It should come as no surprise to any casual observer that the diet industry is big business.
It certainly should also not be surprising to know that your patients are among those who have turned to the diet industry for help with weight loss. Most, if not all, of your patients are currently dieting, have done so in the past, or are considering doing so. Your patients may even ask for your advice in choosing which diet plan will work best for them.
There’s a bewildering array of diet programs out there, and it can seem impossible for your patients to sift the wheat from the chaff in determining which will give them the results they want. Below are three diet plans that are little more than fads, as well as three healthy eating patterns experts say will safely and effectively help your patients reach their weight loss goals.
Diets to pass up
Military Diet: The Military Diet promises that your patients can lose as much as 10 pounds in one week without having to do any vigorous exercise or take any diet products. It works by combining the following “chemically compatible” foods for three days a week: Apples, bananas, lean meats, peanut butter, eggs, green beans, and vanilla ice cream. Water, tea, and coffee (with Stevie) are also allowed. Your patients can eat what they want for the remaining four days of the week, provided they keep to 1,500 calories per day.1
Unfortunately, the foods the system includes don’t necessarily provide the full spectrum of daily minerals and vitamins the body needs, and there are no guidelines for the four “off” days from the diet. Furthermore, continuing the Military Diet for an extended time may lead to nutritional deficiencies.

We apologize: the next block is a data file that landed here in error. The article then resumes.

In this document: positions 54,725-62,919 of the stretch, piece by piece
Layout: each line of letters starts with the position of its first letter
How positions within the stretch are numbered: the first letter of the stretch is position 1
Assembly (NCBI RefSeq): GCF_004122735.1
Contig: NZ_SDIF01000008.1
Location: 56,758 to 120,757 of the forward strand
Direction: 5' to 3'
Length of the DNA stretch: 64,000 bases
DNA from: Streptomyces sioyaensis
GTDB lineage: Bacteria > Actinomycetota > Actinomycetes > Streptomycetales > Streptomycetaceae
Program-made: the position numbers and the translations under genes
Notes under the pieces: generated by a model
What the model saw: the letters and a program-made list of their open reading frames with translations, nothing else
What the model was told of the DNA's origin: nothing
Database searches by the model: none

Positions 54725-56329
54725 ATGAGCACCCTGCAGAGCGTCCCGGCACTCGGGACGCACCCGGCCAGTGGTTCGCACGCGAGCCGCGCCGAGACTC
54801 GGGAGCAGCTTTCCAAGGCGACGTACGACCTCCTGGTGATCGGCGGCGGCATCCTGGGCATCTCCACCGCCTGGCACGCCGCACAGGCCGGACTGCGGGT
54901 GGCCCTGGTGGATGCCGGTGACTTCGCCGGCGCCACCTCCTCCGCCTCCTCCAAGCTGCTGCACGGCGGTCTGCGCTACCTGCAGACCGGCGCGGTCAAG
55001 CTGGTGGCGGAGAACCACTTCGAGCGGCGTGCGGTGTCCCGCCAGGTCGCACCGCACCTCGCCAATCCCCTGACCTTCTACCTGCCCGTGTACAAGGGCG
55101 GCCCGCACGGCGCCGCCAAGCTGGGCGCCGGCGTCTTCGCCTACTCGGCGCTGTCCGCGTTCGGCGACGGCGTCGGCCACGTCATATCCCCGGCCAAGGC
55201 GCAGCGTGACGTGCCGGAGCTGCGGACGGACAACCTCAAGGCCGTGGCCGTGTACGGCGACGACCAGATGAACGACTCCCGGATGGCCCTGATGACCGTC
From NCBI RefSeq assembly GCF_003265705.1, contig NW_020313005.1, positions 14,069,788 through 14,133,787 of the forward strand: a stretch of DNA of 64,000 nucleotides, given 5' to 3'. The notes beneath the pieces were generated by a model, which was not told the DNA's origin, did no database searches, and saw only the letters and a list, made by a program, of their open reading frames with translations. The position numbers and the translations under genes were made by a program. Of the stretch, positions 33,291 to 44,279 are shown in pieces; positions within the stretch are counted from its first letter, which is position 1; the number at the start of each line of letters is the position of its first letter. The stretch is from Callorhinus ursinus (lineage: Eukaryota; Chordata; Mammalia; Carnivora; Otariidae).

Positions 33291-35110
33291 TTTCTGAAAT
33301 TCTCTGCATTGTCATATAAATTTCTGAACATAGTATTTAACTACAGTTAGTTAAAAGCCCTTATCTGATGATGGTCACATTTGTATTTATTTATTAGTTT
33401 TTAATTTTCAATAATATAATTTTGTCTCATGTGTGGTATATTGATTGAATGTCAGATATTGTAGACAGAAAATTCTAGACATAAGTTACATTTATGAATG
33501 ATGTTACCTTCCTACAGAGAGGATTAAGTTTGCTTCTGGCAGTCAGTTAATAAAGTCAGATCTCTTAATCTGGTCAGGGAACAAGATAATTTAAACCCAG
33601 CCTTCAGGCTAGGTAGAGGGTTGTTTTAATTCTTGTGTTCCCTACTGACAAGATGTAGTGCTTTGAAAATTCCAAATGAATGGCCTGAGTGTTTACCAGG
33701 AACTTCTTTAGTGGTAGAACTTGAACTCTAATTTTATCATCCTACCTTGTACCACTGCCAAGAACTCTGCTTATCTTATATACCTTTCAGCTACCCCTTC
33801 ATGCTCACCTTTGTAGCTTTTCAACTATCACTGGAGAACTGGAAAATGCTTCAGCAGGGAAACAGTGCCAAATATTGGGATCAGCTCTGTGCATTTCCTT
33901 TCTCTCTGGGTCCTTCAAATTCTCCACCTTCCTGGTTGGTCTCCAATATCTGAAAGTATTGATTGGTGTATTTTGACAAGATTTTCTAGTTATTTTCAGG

HMR diet: The Health Management Resources (HMR) diet plan seems to be better based in sound nutrition than the Military Diet. It claims that three times as much weight loss can be achieved and maintained than through other diet programs.2 This is done by combining its own shake products, entrees and nutrition bars, along with fresh fruits and vegetables. The HMR plan works by what it calls the daily 3+2+5 structure: Three HMR shakes, two of its entrees, and five servings of fresh fruits or vegetables per day. The plan also includes daily exercise and healthy lifestyle habits.2
Like many other quick-start programs, such as Weight Watchers, your patients will initially get good results from the highly structured portion of the HMR program. Once they get to the maintenance phase, in which they prepare meals from their own food instead of HMR entrees, they often begin to have pounds creep back up. HMR and similar programs often do not counsel patients on how to keep up with weight loss on their own.
Green smoothie cleanse: There are several variants on this diet plan, but it basically centers on green smoothies as the main food source. The goal is to detox the body to remove the desire for unhealthy food, and then reprogram it to desire healthy foods such as fresh fruits and vegetables.3
Only raw, dark-green, leafy vegetables, fresh fruit, and water should be used for the first part of the cleanse. Low-sugar fruits, such as apples, bananas, blueberries and grapes can be added. Approximately 60 ounces of green smoothie should be consumed each day.3